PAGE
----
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Representing Yourself on a Motion for Change of CustodyPrintE-mailPDF

Filing a Motion for Change of Custody

What Do I Need to Prove? Since you filed the Motion for Change of Custody, you must prove the reasons for that request. You must convince the Judge or Magistrate that:

  • circumstances have changed regarding the child or residential parent since the original custody order granting your ex-spouse custody; AND
  • as a result of those changes, it is now in the best interests of the child or children that you get custody AND
  • the change of environment would cause more good than harm to the child or children.

Examples of circumstances that justify a change in custody:

Your ex-spouse is:

  • currently in jail or has been convicted of a crime;
  • has been charged with child neglect or abuse;
  • is drinking or using drugs excessively; or
  • is in the hospital for some physical or mental incapacity.

Your child:

  • is not doing well in school; or
  • has been declared unruly or delinquent.

If you and your ex-spouse agree on the change of custody, your testimony and the testimony of your ex-spouse should be enough to get custody changed.

If you and your ex-spouse do not agree on the change of custody, you must present evidence to show that your children will be better off in your custody.

REMEMBER: If your ex-spouse cannot or will not appear in court, have him/her write a paper stating that he/she agrees to the change of custody. Get that statement notarized (sign the paper in front of a notary public who will also sign and stamp the document).

Show Up for the Hearing On Time The Court will set a time and date for a hearing on your case. The court will let you know this date immediately after you file your court papers or by mailing you a reminder notice. Mark this date in your calendar. If you do not show up at the hearing, the court will automatically rule in favor of your ex-spouse.

REMEMBER: If you move any time after filing the motion to modify custody, you must notify the court of your new address. If you don’t, the Court will have no way of letting you know the time and date of the hearing.

What to Bring to Court Documents and other evidence that prove that a change of custody should occur:

  • school records for the child
  • certified copy of judgment entry of conviction against your spouse (proof convicted of crime)
  • certified copy of your child’s adjudication of delinquency
  • Witnesses who will testify on your behalf. Only use witnesses who will testify in your favor.
  • You can testify on your own behalf.
  • If your children are old enough, they can also tell the court that they would rather live with you.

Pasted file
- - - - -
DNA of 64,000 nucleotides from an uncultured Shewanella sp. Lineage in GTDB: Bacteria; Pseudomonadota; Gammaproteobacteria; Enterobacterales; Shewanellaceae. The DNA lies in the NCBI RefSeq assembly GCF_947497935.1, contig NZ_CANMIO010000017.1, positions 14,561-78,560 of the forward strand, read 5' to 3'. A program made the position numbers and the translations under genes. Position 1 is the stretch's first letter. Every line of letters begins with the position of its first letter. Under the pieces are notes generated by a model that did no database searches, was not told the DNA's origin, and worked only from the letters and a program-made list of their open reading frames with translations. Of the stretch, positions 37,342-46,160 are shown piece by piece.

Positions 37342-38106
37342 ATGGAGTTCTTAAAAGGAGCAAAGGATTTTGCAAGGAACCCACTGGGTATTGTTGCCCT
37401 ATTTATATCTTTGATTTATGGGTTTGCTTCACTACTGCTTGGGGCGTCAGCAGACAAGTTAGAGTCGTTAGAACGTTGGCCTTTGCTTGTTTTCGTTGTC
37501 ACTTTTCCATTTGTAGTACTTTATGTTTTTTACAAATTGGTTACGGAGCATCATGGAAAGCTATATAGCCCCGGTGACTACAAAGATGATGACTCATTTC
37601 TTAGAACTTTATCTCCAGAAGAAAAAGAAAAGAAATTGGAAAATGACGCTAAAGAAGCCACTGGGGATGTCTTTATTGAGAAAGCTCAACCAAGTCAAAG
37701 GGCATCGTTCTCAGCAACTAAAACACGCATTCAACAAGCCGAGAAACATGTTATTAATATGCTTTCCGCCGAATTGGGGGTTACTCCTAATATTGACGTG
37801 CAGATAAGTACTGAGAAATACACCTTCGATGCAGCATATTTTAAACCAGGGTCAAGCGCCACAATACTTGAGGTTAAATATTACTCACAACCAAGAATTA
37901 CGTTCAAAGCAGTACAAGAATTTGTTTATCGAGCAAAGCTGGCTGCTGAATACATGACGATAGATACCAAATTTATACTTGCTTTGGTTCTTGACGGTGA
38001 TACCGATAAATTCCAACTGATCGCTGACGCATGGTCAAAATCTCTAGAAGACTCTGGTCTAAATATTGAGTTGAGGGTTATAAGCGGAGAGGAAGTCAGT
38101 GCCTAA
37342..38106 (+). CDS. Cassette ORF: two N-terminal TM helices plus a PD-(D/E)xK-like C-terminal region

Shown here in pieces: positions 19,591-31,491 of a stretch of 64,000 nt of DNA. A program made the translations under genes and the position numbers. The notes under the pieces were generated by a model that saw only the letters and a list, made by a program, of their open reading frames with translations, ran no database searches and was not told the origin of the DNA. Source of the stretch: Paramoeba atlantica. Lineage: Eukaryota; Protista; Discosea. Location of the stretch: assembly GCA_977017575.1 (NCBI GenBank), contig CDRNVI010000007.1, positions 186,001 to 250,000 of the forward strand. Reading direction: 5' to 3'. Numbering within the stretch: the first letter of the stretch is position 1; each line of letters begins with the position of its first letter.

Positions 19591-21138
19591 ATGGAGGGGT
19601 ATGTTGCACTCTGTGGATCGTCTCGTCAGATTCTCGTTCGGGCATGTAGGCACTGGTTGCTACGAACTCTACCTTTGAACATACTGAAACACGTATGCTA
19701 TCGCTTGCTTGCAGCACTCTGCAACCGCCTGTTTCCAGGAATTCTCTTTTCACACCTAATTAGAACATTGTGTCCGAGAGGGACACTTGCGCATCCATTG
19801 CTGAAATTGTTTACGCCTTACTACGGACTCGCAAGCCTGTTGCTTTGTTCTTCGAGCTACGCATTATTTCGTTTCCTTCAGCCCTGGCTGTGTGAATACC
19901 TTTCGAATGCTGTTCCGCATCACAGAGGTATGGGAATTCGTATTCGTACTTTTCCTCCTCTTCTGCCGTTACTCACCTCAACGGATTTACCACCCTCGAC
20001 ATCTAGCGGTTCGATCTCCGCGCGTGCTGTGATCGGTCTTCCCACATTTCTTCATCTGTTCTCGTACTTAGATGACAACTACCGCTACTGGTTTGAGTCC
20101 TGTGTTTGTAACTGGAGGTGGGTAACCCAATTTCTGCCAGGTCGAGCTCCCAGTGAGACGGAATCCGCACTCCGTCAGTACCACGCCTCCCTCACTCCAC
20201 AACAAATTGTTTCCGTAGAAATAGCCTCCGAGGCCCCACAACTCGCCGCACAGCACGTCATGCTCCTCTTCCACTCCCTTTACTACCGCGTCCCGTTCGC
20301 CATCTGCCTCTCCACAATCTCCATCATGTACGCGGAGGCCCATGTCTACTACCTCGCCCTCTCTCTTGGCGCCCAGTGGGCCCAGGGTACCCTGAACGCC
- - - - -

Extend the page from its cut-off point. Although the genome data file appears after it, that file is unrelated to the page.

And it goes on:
• Financial information, including proof of income. Bring at least one of the following:
    • a letter from your welfare office or employer
    • your paycheck stub and tax return
    • letter from the Social Security Administration

TIP Ask the Judge or Magistrate to speak to the children in his or her office alone after he has heard all of the other witnesses. The Judge probably will not let either you or your ex-spouse hear what the children say.

 

What to Do at the Hearing

1. The Court may ask if you want to make an opening statement.

Explain to the Judge why you believe custody should be changed and why that change would be best for your child or children. Your ex-spouse will be given a chance to summarize his/her reasons for opposing the change of custody.

2. Call your first witness. Don’t forget—you can call yourself as a witness. If you have more than one witness, you can call them in any order you want to.

If you are the witness, tell the Judge or Magistrate why you believe that custody should be changed. Include the reasons stated in your Motion. Also explain why this change is in the best interests of your child or children. Only testify to things that you know or have seen yourself.

When someone else is the witness:

  • Ask the witness to tell the court his/her name and relationship to you and/or your ex-spouse.
  • Question the witness about the topics or incidents that you want him/her to talk about.

TIP When questioning witnesses:

  • Keep your questions short and open-ended.
      For example, “Have you ever seen my ex-husband interacting with our children? Can you tell me what you saw?”
  • Don’t argue with the witness. If they don’t answer as you expected, just move on.

3. If the other parent testifies or has witnesses, you will be allowed to cross examine them. Don’t do it. This is very hard to pull off. Take notes. Ask the judge to allow you or your witness to testify about what the witness said if you think it was wrong.

 

 

 

This article is meant to give you general information and not to give you specific legal advice.
Prepared by Community Legal Aid Services, Inc. Updated April 2012. CE-31-F122-CLAS

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